Temper tantrums. Whether two or sixty-two, meltdowns can be triggered by blocked goals, deferred desires, or perceived injustices. The volatile combination of entitlement and disappointment makes for great fireworks as well as waterworks.
To be fair, there are times when we are understandably overwhelmed and do things to solicit the attention and care of others. I remember being called names at school and running home sobbing; my loudly-slammed bedroom door signaling that someone should come investigate!
Almost immediately, I heard my dad’s footsteps on the stairs and a light knock on my door. Seconds later, I was cradled on his lap and pouring out my sad tale of woe. Good dads love, even when their children aren’t acting very lovable. Good dads push past the bad behaviour to the crux of the matter, to speak truth and tenderly reassure us of our worth and their rock-solid love. How do I know? That wasn’t my first or last tantrum and my dad came to me – every time.
Luke 15 begins, “Now the tax collectors and sinners were all gathering around to hear Jesus. But the Pharisees and the teachers of the law muttered, “This man welcomes sinners and eats with them.”
Ignoring their scorn, Jesus responds with three stories about a lost sheep, a lost coin, and a lost son. Jesus exclaims that there is greater celebration in heaven over one sinner who repents than over 99 self-righteous individuals who don’t think they need to.
In the parable of the lost son, Jesus provocatively changes the story line and says that rather than punishing the returning, repentant prodigal, the father passionately runs to him, covers him with the best robe, fully restoring him to the family and all his former honour and authority. He then throws his son a party fit for a king, inviting all his friends and neighbours to come celebrate with him.
“Meanwhile, the older son was in the field. When he came near the house, he heard music and dancing. So he called one of the servants and asked him what was going on. ‘Your brother has come,’ he replied, ‘and your father has killed the fattened calf because he has him back safe and sound.’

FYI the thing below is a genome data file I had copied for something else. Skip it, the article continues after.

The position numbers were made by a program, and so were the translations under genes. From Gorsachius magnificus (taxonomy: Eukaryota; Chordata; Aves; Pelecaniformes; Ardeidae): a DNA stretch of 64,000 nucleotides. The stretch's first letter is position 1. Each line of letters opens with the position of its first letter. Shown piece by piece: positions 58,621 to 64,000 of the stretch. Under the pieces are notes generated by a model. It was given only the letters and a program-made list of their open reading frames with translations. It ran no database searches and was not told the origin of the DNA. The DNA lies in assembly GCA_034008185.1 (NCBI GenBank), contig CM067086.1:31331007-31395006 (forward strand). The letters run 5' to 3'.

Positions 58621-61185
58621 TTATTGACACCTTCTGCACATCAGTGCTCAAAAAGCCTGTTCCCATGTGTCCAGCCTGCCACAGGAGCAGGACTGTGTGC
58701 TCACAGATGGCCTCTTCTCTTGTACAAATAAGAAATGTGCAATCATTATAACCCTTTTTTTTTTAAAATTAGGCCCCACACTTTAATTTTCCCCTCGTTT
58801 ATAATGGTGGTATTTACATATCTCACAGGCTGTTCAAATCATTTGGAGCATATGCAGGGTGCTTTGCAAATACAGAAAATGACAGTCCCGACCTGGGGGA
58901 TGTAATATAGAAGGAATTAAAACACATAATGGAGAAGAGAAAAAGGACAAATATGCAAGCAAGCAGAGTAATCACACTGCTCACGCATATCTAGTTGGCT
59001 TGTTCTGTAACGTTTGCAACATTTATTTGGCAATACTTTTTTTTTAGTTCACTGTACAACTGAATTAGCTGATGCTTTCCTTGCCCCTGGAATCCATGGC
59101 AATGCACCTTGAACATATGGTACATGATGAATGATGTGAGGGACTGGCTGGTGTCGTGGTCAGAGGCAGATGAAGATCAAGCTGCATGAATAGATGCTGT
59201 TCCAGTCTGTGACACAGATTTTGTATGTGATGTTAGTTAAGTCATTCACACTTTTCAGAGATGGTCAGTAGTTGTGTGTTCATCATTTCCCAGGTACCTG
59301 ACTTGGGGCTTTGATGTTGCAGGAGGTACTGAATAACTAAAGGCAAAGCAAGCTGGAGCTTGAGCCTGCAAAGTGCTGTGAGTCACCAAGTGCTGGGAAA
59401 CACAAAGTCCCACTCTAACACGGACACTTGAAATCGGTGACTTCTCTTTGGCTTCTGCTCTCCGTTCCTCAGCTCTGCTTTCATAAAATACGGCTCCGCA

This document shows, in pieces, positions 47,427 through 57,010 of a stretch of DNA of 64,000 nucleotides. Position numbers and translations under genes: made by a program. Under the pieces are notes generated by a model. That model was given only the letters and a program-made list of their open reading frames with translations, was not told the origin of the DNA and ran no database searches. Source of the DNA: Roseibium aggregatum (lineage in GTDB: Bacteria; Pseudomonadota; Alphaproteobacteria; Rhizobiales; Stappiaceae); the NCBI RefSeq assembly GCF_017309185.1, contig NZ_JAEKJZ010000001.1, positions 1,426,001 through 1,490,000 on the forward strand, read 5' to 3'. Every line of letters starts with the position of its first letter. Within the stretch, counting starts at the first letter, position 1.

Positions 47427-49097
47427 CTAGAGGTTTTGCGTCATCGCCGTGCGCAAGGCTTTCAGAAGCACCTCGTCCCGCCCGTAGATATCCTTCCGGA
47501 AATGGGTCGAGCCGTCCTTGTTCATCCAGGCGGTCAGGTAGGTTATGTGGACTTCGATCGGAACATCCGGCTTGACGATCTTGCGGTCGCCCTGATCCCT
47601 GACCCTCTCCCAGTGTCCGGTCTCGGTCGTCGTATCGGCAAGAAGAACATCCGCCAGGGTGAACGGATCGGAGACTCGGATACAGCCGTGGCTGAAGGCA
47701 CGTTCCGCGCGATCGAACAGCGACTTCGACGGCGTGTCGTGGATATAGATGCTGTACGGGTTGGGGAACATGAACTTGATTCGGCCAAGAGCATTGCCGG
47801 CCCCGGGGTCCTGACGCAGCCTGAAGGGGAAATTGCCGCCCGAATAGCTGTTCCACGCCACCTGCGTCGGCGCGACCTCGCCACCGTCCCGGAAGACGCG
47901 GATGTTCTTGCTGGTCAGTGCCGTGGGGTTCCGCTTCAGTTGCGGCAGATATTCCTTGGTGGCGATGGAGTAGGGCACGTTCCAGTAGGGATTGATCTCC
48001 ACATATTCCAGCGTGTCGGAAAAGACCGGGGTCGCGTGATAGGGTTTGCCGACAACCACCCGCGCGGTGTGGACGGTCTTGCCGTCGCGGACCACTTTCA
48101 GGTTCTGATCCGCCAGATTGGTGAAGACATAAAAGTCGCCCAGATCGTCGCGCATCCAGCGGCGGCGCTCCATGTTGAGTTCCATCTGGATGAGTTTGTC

The older brother became angry and refused to go in. So his father went out and pleaded with him. But he answered his father, ‘Look! All these years I’ve been slaving for you and never disobeyed your orders. Yet you never gave me even a young goat so I could celebrate with my friends. But when this son of yours who has squandered your property with prostitutes comes home, you kill the fattened calf for him!’”
Jealousy and rage turn to blaming and blind him to the reality that when his father’s assets had been divided up, as the oldest son, he had received two-thirds of the estate while his younger brother received one-third. Literally, all the remaining wealth of his father’s estate had become his and he had unlimited access to anything he needed or desired.
But sadder than perceiving himself to be a pauper when he is a prince, is this son’s self-imposed estrangement from his father’s deep and abiding love for him. He sees himself as an ill-used slave rather than the apple of his father’s eye.
“‘My son,’ the father said, ‘you are always with me, and everything I have is yours.”
Ever met a cranky, rude, or obnoxious person who identifies as a Christian? Criticism, pride, and resentment mar their words and good deeds, even as they struggle to earn a love, favour and blessing that is already theirs. They cannot celebrate, much less extend, the extravagant grace and love of God to others because they have not fully experienced it themselves. Those who are filled with God’s transformative love cannot help but overflow with gratitude, becoming a conduit of that same love to others.
Whether we’re a rebellious run-away or a miserable martyr, the prescription is the same. We all need our Father’s love, forgiveness, and gracious care. How marvelous to know there is a superlative love that pursues!
Cynthia Pelletier is the pastor of Kinnaird Church of God.